In addition, a phase 1/2 trial, KEYNOTE-029 (NCT02089685), is evaluating the efficacy of pembrolizumab (another monoclonal antibody targeting PD-1) at 2 mg every three weeks in combination with ipilimumab 1 mg/kg every three weeks.20 While some questions remain unanswered, it is clear that combination therapy has changed the treatment landscape for advanced melanoma and will continue to be an active area of investigation.
- Postow MA, Callahan MK, Wolchok JD. Immune checkpoint blockade in cancer therapy. J Clin Oncol 2015; 33:1974-82.
- Callahan MK, Postow MA, Wolchok JD. Targeting T cell co-receptors for cancer therapy. Immunity 2016; 44:1069-78.
- Das R, Verma R, Sznol M, et al. Combination therapy with anti-CTLA-4 and anti-PD-1 leads to distinct immunologic changes in vivo. J Immunol 2015; 194:950-9.
- Twyman-Saint Victor C, Rech AJ, Maity A, et al. Radiation and dual checkpoint blockade activate non-redundant immune mechanisms in cancer. Nature 2015; 520:373-77.
- Curran MA, Montalvo W, Yagita H, Allison JP. PD-1 and CTLA-4 combination blockade expands infiltrating T cells and reduces regulatory T and myeloid cells within B16 melanoma tumors. Proc Natl Acad Sci USA 2010; 107:4275-80.
- Selby M, Engelhardt J, Lu L-S, et al. Antitumor activity of concurrent blockade of immune checkpoint molecules CTLA-4 and PD-1 in preclinical models. J Clin Oncol 2013; 31 (suppl; abstr 3061).
- Hodi FS, O’Day SJ, McDermott DF, et al. Improved survival with ipilimumab in patients with metastatic melanoma. N Engl J Med 2010; 363:711-23.
- Schadendorf D, Hodi FS, Robert C, et al. Pooled analysis of long-term survival data from phase II and phase III trials of ipilimumab in unresectable or metastatic melanoma. J Clin Oncol 2015; 33:1889-94.
- Wolchok JD, Kluger H, Callahan MK, et al. Nivolumab plus ipilimumab in advanced melanoma. N Engl J Med 2013; 369:122-33.
- Sznol M, Callahan MK, Kluger H, et al. Updated survival, response and safety data in a phase 1 dose-finding study (CA209-004) of concurrent nivolumab (NIVO) and ipilimumab (IPI) in advanced melanoma. Presented at the Society for Melanoma Research (SMR) 2015 International Congress, November 18–21, 2015, San Francisco, CA, USA.
- Postow MA, Chesney J, Pavlick AC, et al. Nivolumab and ipilimumab versus ipilimumab in untreated melanoma. N Engl J Med 2015; 372:2006-17.
- Hodi FS, Chesney J, Pavlick AC, et al. Two-year overall survival rates from a randomised phase 2 trial evaluating the combination of nivolumab and ipilimumab versus ipilimumab alone in patients with advanced melanoma. Lancet Oncol 2016; 17:1558-68.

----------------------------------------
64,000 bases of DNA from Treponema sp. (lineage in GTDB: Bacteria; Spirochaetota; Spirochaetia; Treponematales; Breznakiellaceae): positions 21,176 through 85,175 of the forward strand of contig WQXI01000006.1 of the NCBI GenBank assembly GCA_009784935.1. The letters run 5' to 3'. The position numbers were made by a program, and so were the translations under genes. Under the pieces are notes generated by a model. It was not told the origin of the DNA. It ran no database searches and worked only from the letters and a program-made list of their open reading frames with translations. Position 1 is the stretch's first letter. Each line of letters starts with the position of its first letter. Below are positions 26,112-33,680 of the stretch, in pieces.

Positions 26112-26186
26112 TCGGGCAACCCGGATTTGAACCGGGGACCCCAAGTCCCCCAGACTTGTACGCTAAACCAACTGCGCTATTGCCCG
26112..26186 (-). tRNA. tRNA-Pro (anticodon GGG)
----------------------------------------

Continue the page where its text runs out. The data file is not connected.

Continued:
- Larkin J, Chiarion-Sileni V, Gonzalez R, et al. Combined nivolumab and ipilimumab or monotherapy in untreated melanoma. N Engl J Med 2015; 373:23-34.
- McDermott D, Haanen J, Chen TT, Lorigan P, O’Day S; MDX010-20 Investigators. Efficacy and safety of ipilimumab in metastatic melanoma patients surviving more than 2 years following treatment in a phase III trial (MDX010-20). Ann Oncol 2013; 24:2694-8.
- Larkin J, Chiarion-Sileni V, Gonzalez R, et al. Efficacy and safety in key patient subgroups of nivolumab alone or combined with ipilimumab versus ipilimumab alone in treatment-naïve patients with advanced melanoma (CheckMate 067). Presented at the European Cancer Congress (ECC) 2015 Meeting, September 25–29, 2015. Vienna, Austria.
- Larkin J, Chiarion-Sileni V, Gonzalez R, et al. Overall survival results from a phase III trial of nivolumab combined with ipilimumab in treatment-naïve patients with advanced melanoma (CheckMate 067). Presented at the American Association for Cancer Research Annual Meeting, April 1–5, 2017, Washington, DC, USA.
- Weber JS, D’Angelo SP, Minor D, et al. Nivolumab versus chemotherapy in patients with advanced melanoma who progressed after anti-CTLA-4 treatment (CheckMate 037): a randomised, controlled, open-label, phase 3 trial. Lancet Oncol 2015; 16:375-84.
- Hodi FS, Postow MA, Chesney J, et al. Overall survival in patients with advanced melanoma (MEL) who discontinued treatment with nivolumab (NIVO) plus ipilimumab (IPI) due to toxicity in a phase II trial (CheckMate 069). Presented at the American Society of Oncology 2016 Annual meeting, June 3–7, 2016. Chicago, IL, USA.
- Schadendorf D, Larkin J, Postow M, et al. Efficacy and safety outcomes in patients with advanced melanoma (MEL) who discontinued treatment with nivolumab (NIVO) plus ipilimumab (IPI) due to toxicity. Presented at the 16th World Congress on Cancers of the Skin/12th Congress of the European Association of Dermato-Oncology, August 31–September 3, 2016, Vienna, Austria.
- Long GV, Atkinson V, Cebon JS, et al. Pembrolizumab (pembro) plus ipilimumab (ipi) for advanced melanoma: Results of the KEYNOTE-029 expansion cohort. Presented at the American Society of Clinical Oncology 2016 Annual meeting, June 3–7, 2016. Chicago, IL, USA.